Sara Kleinsasser Tan, General Manager
Bloomington Symphony Orchestra
Phone: 952-563-8573


Bloomington, Minnesota – September 21, 2016 — The Bloomington Symphony Orchestra (BSO) will present the first concert of the 2016-17 season, called “Experience the Ring,” on Sunday, October 9 at 3 p.m. at the Kennedy High School Auditorium (9701 Nicollet Ave S.) in Bloomington.

The program includes pieces from each of Richard Wagner’s four Ring Cycle operas, performed by orchestra alone and featuring a cast of ten singers and a narrator. Featured pieces include Entry of the Gods into Valhalla from Das Rheingold, Ride of the Valkyries from Die Walküre, Forest Murmurs and The Forging of the Sword, both from Siegfried, and Brünnhilde’s Immolation Scene from Götterdämmerung.

The cast includes local singers Sofia Ardalan, Lisa Drew, Debra Gilroy, Mary Laymon, Colleen Meier, Megan Wagner, Lola Watson, Karen Wilkerson, and Amy Wolf as the Valkyries. Chicago-based tenor Jerrad Fenske will perform as Siegfried. Former Metropolitan Opera soprano Audrey Stottler will narrate the concert, tying all of the pieces of the Ring Cycle together for the audience.

Music Director and Conductor Manny Laureano says of the program, “Set your imagination to work as the BSO, a cast of singers, and former Metropolitan Opera soprano Audrey Stottler reveal the beauty and power of Richard Wagner’s Ring Cycle through a set of excerpts and spoken narrative. Giants, mythical gods, heroes and heroines, villains, dragons, a magical sword, and a lump of coveted gold provide the story where deceit is overcome by an ultimate act of love and redemption, all set to some of the greatest music of the 19th century.”

Manny Laureano was named Artistic Director and Conductor of the Bloomington Symphony Orchestra in April 2013. Laureano is a gifted conductor, having served as Assistant Conductor of the Minnesota Orchestra in 2005-06 and conducting the Minnesota All-State Orchestra in 2008-09. In recent years he has appeared regularly as a guest conductor at Indiana University, as well as at the Eastern Music Festival, St. Olaf College and Bethel University. He is in demand as a guest conductor of community orchestras all over the Twin Cities. In addition to this work, Laureano and his wife Claudette have served as Co-Artistic Directors of the Minnesota Youth Symphonies since 1988.

Season and single tickets for the BSO’s concerts are available in advance online, by phone or in person. Phone: 952-563-8575. Online: In person: Bloomington Box Office – 1800 West Old Shakopee Road, Bloomington. Season tickets are $48 for adults, $40 for seniors, advance purchase required. Single tickets are available in advance or at the door: $14 for adults, $12 for seniors and free for students with an ID.

For information or to request high-resolution photographs of Manny Laureano, the cast of singers or the BSO, contact:

Phone: 952-563-8573

The Bloomington Symphony Orchestra was founded in 1963. Today the BSO is made up of talented professional, semi-professional and amateur musicians who are selected through a highly competitive audition process. The BSO performs major symphony works at accessible church, school and park locations in the south and southwest Twin Cities metropolitan area.

This activity is made possible by the voters of Minnesota through a grant from the Metropolitan Regional Arts Council, thanks to a legislative appropriation from the arts and cultural heritage fund.

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2016-17 Brochure

Take a minute to view our 2016-17 season brochure! We are looking ahead to a great season and hope you will join us at one of the four outstanding concerts that Maestro Manny Laureano has planned for the Bloomington Symphony. Please share this page with your friends and fellow music lovers, too!


“Three Singing Masters” Concert Preview No. 1

Welcome to the first edition of Manny’s Musings for the 2014-15 concert season! We are thrilled to share the thoughts of Manny Laureano, the Bloomington Symphony’s Music Director and Conductor, with our audience, in advance of our concert “Three Singing Masters” on Sunday, October 5. We will post future Musings in the days leading up to the concert. Please be sure to visit again soon and learn more about the program!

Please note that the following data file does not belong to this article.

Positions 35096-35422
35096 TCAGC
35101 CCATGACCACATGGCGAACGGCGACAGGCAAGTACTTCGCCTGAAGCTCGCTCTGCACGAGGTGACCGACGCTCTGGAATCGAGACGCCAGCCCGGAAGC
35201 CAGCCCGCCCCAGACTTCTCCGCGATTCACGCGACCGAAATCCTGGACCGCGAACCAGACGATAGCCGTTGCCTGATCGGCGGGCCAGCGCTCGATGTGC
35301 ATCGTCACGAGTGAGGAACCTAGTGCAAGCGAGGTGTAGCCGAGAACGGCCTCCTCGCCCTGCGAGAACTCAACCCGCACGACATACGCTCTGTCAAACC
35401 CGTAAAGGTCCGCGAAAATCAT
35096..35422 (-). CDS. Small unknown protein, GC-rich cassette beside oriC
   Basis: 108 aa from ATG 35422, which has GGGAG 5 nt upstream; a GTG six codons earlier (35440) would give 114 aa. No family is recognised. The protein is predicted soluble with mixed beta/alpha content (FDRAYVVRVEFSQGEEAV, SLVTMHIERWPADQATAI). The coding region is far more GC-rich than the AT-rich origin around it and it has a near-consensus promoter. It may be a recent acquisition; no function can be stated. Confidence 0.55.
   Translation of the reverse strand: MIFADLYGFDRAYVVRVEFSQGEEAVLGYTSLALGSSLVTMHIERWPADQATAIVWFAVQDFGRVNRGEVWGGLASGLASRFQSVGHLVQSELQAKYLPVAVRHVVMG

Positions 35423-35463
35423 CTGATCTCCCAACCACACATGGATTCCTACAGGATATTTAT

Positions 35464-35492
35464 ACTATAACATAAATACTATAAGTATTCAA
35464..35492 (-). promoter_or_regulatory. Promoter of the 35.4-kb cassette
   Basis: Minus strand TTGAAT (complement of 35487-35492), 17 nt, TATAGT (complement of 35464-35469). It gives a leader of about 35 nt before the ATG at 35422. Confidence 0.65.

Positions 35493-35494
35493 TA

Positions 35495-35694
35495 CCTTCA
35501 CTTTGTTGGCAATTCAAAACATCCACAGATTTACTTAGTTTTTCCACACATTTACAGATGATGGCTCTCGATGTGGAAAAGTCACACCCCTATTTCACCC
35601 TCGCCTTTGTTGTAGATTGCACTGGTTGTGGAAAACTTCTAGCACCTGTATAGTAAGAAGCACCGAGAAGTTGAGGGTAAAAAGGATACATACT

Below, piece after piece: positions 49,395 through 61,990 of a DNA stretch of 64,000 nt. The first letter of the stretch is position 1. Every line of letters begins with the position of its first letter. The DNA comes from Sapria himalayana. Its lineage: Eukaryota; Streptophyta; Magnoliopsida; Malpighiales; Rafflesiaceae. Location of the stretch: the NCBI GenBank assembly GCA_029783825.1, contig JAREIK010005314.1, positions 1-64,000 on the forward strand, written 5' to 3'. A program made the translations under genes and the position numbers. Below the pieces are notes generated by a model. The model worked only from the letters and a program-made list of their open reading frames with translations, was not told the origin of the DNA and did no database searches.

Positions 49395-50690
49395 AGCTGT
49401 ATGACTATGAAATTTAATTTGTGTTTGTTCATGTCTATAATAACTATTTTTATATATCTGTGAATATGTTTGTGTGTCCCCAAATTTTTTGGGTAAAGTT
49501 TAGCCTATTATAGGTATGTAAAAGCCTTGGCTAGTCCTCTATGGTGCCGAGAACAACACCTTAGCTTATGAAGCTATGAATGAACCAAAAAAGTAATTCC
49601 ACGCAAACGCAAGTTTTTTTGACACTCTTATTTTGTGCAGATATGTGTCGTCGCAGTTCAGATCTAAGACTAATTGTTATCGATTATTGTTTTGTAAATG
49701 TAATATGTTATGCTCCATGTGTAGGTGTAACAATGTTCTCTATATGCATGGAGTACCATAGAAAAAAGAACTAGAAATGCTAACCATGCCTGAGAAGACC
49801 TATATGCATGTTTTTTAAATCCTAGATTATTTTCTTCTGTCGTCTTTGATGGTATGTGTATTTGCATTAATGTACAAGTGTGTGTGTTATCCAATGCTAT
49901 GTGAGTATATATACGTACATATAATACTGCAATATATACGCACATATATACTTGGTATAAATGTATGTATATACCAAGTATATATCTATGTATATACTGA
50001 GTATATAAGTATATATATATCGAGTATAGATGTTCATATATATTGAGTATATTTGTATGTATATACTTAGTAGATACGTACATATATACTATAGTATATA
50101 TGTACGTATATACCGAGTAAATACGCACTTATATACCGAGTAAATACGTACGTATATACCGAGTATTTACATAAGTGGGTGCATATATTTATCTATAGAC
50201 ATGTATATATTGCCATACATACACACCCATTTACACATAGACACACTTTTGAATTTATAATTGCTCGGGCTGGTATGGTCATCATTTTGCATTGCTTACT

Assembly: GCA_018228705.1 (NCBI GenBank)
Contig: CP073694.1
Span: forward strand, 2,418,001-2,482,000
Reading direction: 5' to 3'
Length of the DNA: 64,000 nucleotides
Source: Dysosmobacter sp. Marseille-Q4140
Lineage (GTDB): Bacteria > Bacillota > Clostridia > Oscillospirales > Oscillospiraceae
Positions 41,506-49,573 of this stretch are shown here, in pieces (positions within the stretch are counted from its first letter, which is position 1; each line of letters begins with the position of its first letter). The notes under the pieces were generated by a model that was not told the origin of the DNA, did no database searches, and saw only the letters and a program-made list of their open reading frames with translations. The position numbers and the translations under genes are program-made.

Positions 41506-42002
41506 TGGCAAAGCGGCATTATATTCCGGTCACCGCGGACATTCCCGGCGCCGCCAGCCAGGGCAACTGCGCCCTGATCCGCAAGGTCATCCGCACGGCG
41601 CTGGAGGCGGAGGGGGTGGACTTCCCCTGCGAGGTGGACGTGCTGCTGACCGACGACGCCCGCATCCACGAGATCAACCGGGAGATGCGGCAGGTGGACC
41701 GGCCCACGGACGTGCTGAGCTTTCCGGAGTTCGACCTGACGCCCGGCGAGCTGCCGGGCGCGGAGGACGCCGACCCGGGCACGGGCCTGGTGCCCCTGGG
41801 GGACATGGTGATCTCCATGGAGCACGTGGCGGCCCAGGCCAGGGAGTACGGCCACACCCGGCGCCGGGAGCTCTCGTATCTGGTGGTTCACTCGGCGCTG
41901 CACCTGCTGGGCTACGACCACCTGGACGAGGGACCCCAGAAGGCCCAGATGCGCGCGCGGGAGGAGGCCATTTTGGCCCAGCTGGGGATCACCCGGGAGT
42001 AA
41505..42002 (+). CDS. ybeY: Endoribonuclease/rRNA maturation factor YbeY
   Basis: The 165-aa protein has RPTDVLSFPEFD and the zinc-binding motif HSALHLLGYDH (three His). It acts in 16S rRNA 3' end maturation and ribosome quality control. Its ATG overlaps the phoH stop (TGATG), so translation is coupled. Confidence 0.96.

Overture to Die Meistersinger von Nürnberg
Richard Wagner (1813-1883)

RichardWagnerThose of you who are regular attendees of BSO concerts will recall that Wagner’s Overture to Rienzi was performed as part of our programming last season. It was an early work about an Italian subject. This season, the Overture to a mammoth opera, Die Meistersinger von Nürnberg, propels us forward more than two score and four years to see a middle-aged Richard Wagner who has developed his sense of chromaticism on the heels of his opera, Tristan and Isolde. He chooses for this opera a German subject that is steeped in the reality of an annual singing contest that was held in Nürnberg.

Interestingly, Wagner gives the chromaticism that mark the success and curiosity of Tristan a bit of a rest and settles into a style that is more diatonic and “listener friendly.” This was to be the opera that preceded his most illustrious work, Der Ring des Nibelungen, where his creative powers become almost a plaything for him. Die Meistersinger has, at its core, the requisite hero who wishes to win the hand of a local maiden, not through swordplay or deviousness, but through song.

The overture is a proper overture, in the sense that there are many themes that are represented in the opera, unlike Mozart’s Marriage of Figaro or even the miniature overture that begins the Nutcracker ballet. Virtually every note heard in the overture is reflected in the course of the opera either as a full-fledged theme or a more brief leit motiv, from the stately march of the masters, to the prize song offered by the hero, Walther, to a fugue based on the light-footed dances of the apprentices. The constant and smooth shifting of character in this overture and its ability to achieve transparency in the midst of presenting themes on top of themes is a testament to Wagner’s skills of orchestration.

Please join us for this concert, “Three Singing Masters,” on Sunday, October 5 at 3 p.m. at St. Michael’s Lutheran Church in Bloomington. To purchase tickets in advance, please visit our online box office here. Tickets are always available at the door (cash or check only).


2014-15 Concert Season Announced!

The Bloomington Symphony Orchestra

The Bloomington Symphony Orchestra

Bloomington Symphony Orchestra Music Director Manny Laureano has assembled four concerts with a variety of well-known classics and a few pieces that may be new to some in the audience. The 2014-15 concert season will feature a young soprano, a seasoned cellist and the BSO solo debut of our new concertmaster. Click on the link to learn more about each concert.

2014-15 Concerts

October 5, 2014 – Three Singing Masters: Wagner, Strauss & Mahler